As much as the New York Mets’ first-year manager Mickey Callaway wants to forge his own path as the new skipper, former manager Terry Collins‘ fingerprints are still very much on this team; and that’s not necessarily a bad thing.
Whether it be the messages and mantras that Terry preached or the half-softy/half-angry Dad persona he embodied so well, Collins’ seven years in New York helped shape not only the young players he was in charge of developing or the young men underneath the uniforms, but the landscape and future trajectory of the New York Mets franchise.
Injuries hurt this team after making their way to the cream-of-the-NL-crop in 2015. Collins shouldn’t be blamed for that. The fact that he was an originally unpopular choice to take the helm in Flushing and eventually turned his squad into a budding powerhouse can’t be overlooked, even if the Mets didn’t make it all the way to the promised land. This team is still full of guys that TC helped mold into the players they are today.
Take, for instance, Jacob deGrom. Affectionately called Jake by TC, he owes much of the credit for his attitude, mentality, intensity, and perseverance to Terry Collins. We all remember Collins coming over to deGrom in the dugout and putting his arm around him, giving him a few encouraging words to help Jake forget about whatever just happened and move forward.
The consistency of deGrom over his last few seasons and his ability to get things back in order after a bad start can, in my opinion, be directly linked back to those little chats between manager and pitcher. Not to discount the 29-year-old’s ability to get himself motivated, but the wise advice of an uber-experienced skipper can never hurt a young player’s psyche after a tough outing.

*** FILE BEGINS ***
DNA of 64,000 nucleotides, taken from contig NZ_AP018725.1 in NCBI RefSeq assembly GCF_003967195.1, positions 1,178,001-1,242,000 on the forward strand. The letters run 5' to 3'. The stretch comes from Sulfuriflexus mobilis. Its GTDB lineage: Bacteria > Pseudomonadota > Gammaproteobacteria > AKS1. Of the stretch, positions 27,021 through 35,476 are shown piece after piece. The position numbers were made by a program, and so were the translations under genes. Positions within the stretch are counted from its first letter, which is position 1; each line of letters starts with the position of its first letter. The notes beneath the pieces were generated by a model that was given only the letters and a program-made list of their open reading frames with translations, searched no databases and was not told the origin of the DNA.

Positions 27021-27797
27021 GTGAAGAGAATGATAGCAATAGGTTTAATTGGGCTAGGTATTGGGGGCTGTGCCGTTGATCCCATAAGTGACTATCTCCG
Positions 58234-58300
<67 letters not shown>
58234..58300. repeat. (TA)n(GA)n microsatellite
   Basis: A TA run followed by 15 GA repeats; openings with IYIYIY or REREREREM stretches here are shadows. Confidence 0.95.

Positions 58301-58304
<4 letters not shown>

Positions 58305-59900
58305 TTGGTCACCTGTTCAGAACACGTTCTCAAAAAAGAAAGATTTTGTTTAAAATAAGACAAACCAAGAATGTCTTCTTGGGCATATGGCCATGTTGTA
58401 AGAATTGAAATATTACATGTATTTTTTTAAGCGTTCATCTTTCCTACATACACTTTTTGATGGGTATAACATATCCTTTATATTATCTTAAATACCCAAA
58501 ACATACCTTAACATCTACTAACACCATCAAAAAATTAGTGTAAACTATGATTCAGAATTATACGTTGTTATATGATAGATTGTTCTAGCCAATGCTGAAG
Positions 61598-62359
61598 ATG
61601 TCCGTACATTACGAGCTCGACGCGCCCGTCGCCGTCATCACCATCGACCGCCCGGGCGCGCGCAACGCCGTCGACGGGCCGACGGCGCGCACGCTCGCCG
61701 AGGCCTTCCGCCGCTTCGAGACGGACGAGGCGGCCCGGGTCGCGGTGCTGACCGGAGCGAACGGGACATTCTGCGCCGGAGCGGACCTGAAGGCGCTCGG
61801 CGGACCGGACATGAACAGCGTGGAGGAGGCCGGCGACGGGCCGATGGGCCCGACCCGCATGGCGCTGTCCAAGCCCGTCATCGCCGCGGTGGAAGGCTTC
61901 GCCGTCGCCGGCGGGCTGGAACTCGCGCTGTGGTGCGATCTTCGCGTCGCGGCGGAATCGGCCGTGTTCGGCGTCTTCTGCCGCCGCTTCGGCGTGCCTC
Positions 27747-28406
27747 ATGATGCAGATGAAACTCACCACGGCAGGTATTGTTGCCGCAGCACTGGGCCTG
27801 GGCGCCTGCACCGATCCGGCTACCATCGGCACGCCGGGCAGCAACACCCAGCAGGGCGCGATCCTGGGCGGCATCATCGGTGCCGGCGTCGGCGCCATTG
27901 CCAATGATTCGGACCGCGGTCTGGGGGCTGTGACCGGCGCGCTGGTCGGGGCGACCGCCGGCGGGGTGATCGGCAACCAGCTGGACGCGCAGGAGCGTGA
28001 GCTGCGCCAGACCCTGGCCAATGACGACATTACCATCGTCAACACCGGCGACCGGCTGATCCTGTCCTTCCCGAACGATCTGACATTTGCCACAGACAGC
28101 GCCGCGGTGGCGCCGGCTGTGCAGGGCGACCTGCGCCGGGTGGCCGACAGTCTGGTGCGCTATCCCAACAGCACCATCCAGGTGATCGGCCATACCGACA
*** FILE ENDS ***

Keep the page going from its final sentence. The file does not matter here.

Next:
Juan Lagares likely wouldn’t be in MLB anymore if it wasn’t for Collins’ staying on him. TC made sure he kept improving his bat to bring it up to the level of his Gold Glove-caliber outfield play. While Lagares may not be there yet at the plate, all the work he’s put in to return from his major injuries and keep getting better can, certainly in-part, be credited to the motivational skills of his former skipper.
Jeurys Familia is another guy who clearly benefitted from a manager who wouldn’t let him get down on himself after a tough appearance. Although there hasn’t been a ton of them, whenever Familia did falter in the past, Collins never changed his managerial approach with him. He would say, to paraphrase, mistakes were made, make the adjustments, and get better from it.
That example could be cited in many more individual cases during his time as the Mets manager; it’s kind of his thing. Terry Collins remains in the organization as a consultant focusing on player development, which is and always has been his strong suit.
While his message as manager may have gone stale over the course of his tenure here, shades of Collins remain easy to spot and most likely will continue to be. I, for one, couldn’t be happier that the next wave of Mets homegrown-players will also have these valuable seeds of good work ethic and accountability sewn into them by one of the best to ever put on the Orange & Blue as skipper.